The bookcase consists of 7,000 books and magazines donated to the university by Nishimura’s family after his death in a traffic accident in Vietnam in 2013. 

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The bookcase consists of 7,000 books and magazines donated to the university by Nishimura’s family

 

Nishino Noriko, widow of the late professor, said her husband carried a deep affection for Vietnam, adding that through the books, her family wanted to keep his love for the country he considered a second home. 

USSH Rector Pham Quang Minh said the donation is valuable to his university. 

He said he expects the bookcase is not only a creditable source for archaeologists and students but also an open forum for everyone, noting that it is also a wish from Nishimura and his family.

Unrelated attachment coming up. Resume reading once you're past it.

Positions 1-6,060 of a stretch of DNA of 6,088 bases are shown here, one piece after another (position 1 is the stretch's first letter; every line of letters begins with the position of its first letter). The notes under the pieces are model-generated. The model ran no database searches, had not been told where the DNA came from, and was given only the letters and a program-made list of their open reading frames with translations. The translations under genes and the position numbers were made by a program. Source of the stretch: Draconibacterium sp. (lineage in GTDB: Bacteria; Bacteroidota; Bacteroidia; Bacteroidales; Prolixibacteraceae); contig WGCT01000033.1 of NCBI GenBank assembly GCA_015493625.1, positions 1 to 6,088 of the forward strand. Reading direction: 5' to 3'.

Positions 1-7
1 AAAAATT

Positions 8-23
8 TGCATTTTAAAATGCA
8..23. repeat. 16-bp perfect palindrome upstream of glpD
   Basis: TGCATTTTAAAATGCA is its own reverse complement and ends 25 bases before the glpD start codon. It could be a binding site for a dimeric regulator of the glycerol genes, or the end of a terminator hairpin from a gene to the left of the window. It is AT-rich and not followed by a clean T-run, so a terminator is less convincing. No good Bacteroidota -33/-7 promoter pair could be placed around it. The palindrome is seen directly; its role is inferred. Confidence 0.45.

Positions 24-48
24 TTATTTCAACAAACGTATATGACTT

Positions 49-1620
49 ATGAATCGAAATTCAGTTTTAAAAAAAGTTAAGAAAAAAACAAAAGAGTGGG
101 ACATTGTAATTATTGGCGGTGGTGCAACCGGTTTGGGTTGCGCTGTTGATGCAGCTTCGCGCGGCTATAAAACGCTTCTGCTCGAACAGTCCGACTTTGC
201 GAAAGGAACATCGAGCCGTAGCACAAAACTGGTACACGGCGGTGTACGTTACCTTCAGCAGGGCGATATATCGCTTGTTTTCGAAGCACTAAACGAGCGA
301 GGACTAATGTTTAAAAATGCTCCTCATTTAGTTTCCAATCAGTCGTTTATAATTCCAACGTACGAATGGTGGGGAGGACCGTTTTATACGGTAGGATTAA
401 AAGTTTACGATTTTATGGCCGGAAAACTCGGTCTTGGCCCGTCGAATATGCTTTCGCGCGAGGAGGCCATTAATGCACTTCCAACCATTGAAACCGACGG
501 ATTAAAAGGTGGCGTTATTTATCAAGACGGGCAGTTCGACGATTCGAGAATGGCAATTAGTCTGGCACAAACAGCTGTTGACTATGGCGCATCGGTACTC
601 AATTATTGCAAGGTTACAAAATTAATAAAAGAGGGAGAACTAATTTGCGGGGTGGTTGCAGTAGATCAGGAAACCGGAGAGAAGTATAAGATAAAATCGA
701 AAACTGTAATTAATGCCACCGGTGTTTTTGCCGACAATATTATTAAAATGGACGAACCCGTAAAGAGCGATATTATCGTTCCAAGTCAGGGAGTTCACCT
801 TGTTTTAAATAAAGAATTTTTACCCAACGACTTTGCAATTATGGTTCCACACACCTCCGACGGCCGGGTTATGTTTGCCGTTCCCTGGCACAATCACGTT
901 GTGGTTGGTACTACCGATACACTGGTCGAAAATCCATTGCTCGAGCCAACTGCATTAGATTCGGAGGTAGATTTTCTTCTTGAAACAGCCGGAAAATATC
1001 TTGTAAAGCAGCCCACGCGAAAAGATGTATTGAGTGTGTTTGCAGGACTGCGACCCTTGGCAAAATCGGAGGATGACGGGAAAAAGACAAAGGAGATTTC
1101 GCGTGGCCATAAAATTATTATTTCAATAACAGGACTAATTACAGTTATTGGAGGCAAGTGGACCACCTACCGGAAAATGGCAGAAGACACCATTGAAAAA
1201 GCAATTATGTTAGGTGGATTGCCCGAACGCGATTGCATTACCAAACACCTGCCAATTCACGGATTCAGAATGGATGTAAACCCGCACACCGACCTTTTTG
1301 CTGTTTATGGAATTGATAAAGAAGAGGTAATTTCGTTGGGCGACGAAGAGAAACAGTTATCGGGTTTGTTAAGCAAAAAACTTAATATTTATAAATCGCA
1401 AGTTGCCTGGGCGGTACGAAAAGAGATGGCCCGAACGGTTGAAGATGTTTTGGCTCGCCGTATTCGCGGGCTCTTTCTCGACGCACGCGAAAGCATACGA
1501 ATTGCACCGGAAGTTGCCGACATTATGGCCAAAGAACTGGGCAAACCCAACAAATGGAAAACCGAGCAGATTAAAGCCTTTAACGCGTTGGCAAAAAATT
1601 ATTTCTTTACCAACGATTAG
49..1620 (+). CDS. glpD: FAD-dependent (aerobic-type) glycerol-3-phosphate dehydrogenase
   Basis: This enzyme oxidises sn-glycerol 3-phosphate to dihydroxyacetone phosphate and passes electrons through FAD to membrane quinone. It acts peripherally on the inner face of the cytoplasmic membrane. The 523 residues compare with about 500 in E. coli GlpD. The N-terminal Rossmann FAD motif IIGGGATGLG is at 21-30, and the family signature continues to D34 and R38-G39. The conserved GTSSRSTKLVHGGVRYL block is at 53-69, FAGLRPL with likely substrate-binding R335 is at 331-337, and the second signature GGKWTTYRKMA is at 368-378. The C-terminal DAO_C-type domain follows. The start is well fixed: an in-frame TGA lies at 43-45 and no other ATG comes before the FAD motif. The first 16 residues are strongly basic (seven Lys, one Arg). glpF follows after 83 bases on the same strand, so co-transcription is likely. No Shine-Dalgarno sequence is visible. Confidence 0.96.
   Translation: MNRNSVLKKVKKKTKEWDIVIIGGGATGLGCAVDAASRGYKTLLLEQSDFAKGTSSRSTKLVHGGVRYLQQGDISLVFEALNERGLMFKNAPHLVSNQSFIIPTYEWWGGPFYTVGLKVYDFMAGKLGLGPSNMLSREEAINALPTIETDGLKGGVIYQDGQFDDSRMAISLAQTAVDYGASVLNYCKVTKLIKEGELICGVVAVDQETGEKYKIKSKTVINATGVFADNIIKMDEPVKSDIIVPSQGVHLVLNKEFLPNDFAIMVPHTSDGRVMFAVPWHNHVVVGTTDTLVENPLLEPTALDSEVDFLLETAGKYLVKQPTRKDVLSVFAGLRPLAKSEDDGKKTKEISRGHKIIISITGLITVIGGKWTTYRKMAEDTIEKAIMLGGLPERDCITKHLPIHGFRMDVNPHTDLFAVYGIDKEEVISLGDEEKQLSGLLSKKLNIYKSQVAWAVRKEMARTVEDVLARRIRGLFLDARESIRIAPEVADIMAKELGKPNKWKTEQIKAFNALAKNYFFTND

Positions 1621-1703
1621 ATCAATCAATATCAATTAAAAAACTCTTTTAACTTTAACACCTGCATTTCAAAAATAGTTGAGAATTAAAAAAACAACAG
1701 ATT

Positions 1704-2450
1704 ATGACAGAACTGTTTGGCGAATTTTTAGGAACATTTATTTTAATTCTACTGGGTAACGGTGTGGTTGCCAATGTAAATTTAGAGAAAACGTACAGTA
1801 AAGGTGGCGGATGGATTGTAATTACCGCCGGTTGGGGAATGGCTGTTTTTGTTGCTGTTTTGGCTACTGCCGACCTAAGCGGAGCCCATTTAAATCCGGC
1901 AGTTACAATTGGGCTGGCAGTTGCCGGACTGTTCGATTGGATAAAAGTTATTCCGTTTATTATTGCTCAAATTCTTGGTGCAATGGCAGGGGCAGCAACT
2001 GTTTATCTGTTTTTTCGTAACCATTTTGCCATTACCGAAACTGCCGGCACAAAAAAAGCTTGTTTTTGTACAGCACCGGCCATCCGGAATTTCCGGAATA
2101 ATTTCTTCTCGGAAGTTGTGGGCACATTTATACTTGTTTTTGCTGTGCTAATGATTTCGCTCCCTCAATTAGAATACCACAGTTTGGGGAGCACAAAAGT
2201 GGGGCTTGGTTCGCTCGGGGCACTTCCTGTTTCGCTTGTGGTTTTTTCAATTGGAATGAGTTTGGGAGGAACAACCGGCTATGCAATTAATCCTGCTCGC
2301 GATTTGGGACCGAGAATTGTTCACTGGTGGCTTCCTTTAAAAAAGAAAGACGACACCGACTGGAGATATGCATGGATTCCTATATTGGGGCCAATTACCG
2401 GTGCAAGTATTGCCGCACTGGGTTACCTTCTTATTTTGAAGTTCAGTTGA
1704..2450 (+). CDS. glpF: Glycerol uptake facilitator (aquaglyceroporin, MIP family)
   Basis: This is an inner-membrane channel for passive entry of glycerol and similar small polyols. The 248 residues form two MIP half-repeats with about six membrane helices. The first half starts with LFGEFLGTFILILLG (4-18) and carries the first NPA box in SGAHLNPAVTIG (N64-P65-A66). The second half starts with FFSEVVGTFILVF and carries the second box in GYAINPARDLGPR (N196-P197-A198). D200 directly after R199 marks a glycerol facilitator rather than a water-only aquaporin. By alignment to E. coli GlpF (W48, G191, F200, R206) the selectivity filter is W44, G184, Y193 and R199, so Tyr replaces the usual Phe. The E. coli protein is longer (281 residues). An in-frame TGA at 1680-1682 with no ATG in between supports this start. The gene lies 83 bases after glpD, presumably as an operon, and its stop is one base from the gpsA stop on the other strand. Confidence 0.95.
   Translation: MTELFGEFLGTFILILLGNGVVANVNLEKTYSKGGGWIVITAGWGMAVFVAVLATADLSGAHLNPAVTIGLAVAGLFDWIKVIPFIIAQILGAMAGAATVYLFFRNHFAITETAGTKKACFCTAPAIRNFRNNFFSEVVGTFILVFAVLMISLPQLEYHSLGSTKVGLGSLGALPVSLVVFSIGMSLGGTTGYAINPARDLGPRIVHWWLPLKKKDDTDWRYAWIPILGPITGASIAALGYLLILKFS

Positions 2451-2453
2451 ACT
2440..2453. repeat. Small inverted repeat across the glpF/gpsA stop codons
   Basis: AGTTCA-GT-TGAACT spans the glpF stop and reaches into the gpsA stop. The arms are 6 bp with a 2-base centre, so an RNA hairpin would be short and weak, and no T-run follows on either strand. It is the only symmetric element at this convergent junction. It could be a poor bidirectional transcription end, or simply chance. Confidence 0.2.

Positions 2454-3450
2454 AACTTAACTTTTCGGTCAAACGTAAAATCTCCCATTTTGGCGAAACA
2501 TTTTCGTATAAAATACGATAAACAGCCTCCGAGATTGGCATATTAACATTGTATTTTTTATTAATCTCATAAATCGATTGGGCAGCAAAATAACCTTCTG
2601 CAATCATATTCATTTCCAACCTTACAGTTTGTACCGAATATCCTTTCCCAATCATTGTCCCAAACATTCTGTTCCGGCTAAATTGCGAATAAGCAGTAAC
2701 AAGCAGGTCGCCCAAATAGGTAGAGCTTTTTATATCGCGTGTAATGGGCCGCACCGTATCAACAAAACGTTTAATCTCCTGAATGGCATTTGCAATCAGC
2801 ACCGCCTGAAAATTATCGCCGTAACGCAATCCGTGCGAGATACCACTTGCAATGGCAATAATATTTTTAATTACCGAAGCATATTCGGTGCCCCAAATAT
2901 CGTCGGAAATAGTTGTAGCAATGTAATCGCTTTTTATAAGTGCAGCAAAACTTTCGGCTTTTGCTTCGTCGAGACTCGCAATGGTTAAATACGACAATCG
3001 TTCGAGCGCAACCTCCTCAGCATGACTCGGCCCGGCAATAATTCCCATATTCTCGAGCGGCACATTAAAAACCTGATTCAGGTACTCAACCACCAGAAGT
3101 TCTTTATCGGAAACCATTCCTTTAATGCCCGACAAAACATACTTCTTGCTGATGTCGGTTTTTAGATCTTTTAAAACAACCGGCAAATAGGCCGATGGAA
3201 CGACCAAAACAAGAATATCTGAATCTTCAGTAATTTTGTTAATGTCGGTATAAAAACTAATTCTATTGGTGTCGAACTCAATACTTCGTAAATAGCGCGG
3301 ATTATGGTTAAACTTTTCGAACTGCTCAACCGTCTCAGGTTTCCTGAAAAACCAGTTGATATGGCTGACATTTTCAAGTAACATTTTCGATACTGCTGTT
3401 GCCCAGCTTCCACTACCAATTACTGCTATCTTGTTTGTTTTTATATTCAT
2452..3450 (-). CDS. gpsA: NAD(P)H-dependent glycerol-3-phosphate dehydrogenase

Nishimura Masanari was born in 1965 in Yamaguchi Prefecture, Japan. He first came to Vietnam in 1990 for a project in the central province of Nghe An. He learned Vietnamese, understood Vietnamese culture and even adopted a local name of Ly Van Sy. 

In November 1998, Nishimura discovered a piece of a mould used to cast bronze drums dating back 2,300 years, the only one of its kind ever found. The object is an important piece of evidence for the research of Vietnamese bronze drums. 

The late archaeologist and his wife helped establish an ancient earthenware museum in Kim Lan commune Gia Lam district, Hanoi. The museum displays various objects and earthenware making methods, the result of years of tireless work by Nishimura. 

With such contributions, various local orders, awards and titles have been bestowed upon the man, including the President’s Friendship Order and Bui Xuan Phai – For the Love of Hanoi Awards.

Source: VNA